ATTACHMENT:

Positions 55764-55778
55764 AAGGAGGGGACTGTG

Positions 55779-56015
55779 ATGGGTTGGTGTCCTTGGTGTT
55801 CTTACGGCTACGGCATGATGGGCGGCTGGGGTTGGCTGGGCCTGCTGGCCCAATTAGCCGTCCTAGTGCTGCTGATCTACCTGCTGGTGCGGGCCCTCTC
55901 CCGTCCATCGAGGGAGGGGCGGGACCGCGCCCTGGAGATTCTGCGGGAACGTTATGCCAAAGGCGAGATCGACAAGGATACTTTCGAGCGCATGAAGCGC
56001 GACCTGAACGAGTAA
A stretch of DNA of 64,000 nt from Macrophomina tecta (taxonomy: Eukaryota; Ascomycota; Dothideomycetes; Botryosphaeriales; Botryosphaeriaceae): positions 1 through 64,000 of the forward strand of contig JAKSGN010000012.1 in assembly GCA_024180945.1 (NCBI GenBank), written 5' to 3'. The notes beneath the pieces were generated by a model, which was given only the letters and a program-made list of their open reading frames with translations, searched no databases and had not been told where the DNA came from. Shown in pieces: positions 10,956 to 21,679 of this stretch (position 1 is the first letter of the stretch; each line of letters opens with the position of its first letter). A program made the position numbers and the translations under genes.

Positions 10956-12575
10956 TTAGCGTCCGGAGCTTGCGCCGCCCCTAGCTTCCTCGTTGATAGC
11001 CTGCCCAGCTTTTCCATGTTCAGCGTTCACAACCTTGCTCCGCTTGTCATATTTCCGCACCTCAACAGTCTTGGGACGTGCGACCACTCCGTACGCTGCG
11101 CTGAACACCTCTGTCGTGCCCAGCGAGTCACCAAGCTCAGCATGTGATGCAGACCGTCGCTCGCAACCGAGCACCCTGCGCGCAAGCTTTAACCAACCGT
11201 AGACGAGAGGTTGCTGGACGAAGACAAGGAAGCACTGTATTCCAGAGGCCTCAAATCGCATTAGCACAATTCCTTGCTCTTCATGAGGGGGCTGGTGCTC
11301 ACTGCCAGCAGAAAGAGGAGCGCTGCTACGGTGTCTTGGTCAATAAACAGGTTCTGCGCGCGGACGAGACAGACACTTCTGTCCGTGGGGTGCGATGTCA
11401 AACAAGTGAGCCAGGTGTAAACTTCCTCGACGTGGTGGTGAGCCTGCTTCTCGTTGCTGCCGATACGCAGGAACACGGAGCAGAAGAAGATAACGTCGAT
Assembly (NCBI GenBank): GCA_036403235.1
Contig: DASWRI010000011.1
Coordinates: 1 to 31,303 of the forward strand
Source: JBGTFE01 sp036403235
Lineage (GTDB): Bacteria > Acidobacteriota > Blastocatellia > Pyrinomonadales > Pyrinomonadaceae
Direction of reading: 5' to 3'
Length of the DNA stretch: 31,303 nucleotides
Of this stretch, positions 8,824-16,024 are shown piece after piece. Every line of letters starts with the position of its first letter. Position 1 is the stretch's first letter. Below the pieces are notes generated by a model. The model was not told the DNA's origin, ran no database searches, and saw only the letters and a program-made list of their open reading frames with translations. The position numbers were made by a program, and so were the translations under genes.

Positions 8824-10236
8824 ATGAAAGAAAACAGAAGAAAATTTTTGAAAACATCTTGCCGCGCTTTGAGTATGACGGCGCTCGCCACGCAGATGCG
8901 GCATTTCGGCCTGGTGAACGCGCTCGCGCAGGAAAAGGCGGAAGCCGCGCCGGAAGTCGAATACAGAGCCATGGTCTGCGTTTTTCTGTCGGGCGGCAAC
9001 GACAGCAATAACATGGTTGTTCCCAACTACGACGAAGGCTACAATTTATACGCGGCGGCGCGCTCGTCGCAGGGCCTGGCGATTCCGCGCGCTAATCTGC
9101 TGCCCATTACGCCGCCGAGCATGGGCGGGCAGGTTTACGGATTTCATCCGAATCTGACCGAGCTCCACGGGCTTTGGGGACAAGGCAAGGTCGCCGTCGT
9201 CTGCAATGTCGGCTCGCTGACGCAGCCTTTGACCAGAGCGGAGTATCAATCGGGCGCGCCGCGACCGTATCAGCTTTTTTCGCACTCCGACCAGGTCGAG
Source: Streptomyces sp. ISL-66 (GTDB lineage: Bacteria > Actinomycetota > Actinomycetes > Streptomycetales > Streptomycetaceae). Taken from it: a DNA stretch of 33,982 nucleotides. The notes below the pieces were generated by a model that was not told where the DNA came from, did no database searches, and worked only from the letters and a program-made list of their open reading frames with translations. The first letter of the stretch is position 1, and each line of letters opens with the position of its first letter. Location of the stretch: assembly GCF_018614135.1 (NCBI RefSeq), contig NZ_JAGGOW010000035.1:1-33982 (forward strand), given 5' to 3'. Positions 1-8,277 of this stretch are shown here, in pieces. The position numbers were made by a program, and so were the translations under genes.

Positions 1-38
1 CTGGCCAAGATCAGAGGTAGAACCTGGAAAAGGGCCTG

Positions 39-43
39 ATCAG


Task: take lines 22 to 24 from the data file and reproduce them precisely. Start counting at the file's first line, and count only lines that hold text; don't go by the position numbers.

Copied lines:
Length of the DNA stretch: 31,303 nucleotides
Of this stretch, positions 8,824-16,024 are shown piece after piece. Every line of letters starts with the position of its first letter. Position 1 is the stretch's first letter. Below the pieces are notes generated by a model. The model was not told the DNA's origin, ran no database searches, and saw only the letters and a program-made list of their open reading frames with translations. The position numbers were made by a program, and so were the translations under genes.

Positions 8824-10236